Bumper blackberry harvest

Posted: Monday 1 September 2014
by Adam Pasco

Apart from tasting delicious - particularly in a crumble - one of the main reasons I love blackberries so much is that they just keep on coming.

Apart from tasting delicious - particularly in a crumble - one of the main reasons I love blackberries so much is that they just keep on coming.

Unlike summer raspberries and some other cane fruits that only produce ripe fruits for a short period, blackberries flower and fruit for months on end. They give me regular pickings from mid-July right into September. I particularly enjoy popping out before breakfast to pick a few ripe fruits to garnish my bowl of cornflakes. Delicious!

I’m a fan of thornless varieties of soft fruit, so have planted ‘Adrienne’ and ‘Loch Ness’ as a screen in front of my greenhouse. Wires spaced about 30cm apart run from stout posts at either end of a row, for new canes to be tied to as the fruits develop. The top one is as high as I can reach. These are vigorous varieties, with canes growing 5-6m in a season, so must be tied in to tame growth and keep them under control.

Once plants have established, at any one time you’ll have two types of cane growing together: new canes growing up this year, alongside last year’s canes that are now carrying fruit. This can create quite a tangle, so it’s important to develop a training system that works for you. I always train new canes up behind the current fruiting ones, so they don’t get in the way. Once fruiting has finished later in September all canes that have carried fruit can be pruned away at soil level, and new canes brought to the front.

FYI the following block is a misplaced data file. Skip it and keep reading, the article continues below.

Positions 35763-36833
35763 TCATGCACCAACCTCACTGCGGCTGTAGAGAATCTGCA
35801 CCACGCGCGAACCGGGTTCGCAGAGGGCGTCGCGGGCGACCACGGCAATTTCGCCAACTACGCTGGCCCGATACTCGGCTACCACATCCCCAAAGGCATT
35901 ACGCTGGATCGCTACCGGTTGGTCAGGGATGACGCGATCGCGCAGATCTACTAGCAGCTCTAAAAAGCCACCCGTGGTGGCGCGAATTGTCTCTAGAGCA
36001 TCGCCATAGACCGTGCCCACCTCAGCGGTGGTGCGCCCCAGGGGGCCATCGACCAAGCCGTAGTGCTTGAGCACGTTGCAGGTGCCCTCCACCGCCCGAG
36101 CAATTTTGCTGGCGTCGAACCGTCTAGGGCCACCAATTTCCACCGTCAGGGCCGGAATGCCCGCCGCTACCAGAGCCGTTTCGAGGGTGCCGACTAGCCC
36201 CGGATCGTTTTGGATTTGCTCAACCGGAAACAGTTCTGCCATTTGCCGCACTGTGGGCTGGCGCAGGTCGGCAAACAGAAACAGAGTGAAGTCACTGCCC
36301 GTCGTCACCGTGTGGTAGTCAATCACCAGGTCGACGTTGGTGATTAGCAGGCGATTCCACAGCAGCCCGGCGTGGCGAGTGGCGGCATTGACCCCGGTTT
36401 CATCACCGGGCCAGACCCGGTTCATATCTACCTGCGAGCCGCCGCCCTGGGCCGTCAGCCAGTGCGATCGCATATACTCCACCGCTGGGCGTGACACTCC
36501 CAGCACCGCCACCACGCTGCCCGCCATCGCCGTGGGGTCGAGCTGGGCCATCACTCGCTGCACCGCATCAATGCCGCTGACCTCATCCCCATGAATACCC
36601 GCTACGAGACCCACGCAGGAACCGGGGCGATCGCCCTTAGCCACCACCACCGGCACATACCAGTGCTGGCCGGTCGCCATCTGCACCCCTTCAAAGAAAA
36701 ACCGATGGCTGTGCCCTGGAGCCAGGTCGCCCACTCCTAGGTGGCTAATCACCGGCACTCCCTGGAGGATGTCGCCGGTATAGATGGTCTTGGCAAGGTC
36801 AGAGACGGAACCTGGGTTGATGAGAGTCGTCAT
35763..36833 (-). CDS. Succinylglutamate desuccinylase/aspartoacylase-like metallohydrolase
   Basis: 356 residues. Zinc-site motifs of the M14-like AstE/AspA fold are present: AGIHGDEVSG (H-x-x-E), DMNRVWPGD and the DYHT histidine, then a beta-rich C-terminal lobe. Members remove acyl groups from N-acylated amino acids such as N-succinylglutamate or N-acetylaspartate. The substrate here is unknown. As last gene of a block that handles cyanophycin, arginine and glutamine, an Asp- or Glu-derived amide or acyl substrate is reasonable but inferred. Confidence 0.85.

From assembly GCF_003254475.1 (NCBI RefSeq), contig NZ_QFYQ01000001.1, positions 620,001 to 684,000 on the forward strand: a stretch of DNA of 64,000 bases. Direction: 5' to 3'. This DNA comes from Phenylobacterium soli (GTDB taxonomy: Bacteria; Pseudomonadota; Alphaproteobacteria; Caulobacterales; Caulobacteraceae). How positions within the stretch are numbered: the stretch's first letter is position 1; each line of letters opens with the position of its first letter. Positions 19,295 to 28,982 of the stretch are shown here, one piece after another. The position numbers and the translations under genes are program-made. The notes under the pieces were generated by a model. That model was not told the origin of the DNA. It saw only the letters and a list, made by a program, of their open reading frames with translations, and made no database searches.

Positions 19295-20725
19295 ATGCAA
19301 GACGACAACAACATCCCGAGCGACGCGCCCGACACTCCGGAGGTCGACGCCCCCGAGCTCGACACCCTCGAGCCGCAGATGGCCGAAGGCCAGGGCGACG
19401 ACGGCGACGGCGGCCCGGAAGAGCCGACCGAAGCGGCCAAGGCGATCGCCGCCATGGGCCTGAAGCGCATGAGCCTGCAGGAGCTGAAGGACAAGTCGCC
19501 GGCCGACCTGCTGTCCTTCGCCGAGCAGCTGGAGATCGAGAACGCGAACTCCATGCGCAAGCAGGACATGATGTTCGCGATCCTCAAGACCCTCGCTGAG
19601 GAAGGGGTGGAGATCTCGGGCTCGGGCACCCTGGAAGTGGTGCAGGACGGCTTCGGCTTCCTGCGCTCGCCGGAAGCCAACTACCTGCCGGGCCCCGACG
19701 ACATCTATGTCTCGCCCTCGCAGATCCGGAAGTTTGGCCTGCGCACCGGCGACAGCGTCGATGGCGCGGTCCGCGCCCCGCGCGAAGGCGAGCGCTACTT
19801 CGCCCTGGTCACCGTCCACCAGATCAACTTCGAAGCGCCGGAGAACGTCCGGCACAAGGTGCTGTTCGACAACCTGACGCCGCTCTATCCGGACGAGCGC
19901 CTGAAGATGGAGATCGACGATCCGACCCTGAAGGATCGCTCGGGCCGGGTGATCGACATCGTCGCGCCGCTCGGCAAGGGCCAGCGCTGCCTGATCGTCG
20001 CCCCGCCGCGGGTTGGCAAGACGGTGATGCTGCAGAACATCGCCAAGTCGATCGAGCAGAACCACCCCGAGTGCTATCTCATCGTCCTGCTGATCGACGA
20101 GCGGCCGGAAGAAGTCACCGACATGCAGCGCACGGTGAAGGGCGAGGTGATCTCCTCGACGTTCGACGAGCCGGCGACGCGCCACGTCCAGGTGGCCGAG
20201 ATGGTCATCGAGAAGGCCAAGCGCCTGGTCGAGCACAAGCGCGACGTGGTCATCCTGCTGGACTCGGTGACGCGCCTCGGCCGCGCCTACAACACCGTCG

Despite having a garden full of birds, I’ve not found it necessary to net my blackberries. Perhaps the mixture of flowers and unripe fruits among ripening ones proves less attractive, but for whatever reason there are always plenty to pick. Yes I do see birds eating some fruit, but they don’t strip canes bare as they would un-netted raspberries.

Like many cane fruits, most blackberries produce canes one year that carry fruits the next. However, I’ve read about a variety called ‘Reuben’ that is the first primocane blackberry. This means that they carry fruits on the current year’s canes. Fruits are said to be twice as large as other garden varieties and very sweet - so worth considering if you’re looking to buy one to grow. Reuben does produce thorns, but one review said these fall off as the canes mature.

If you’re not lucky enough to have blackberries in your garden then do get out and look for wild blackberries (brambles). I’ve seen some fabulous plants dripping with fruit on walks round my area in the East Midlands, so hopefully there are some near you too. But take a walking stick or umbrella with you to hook onto high canes so you can pull these thorny brutes closer for easy picking!

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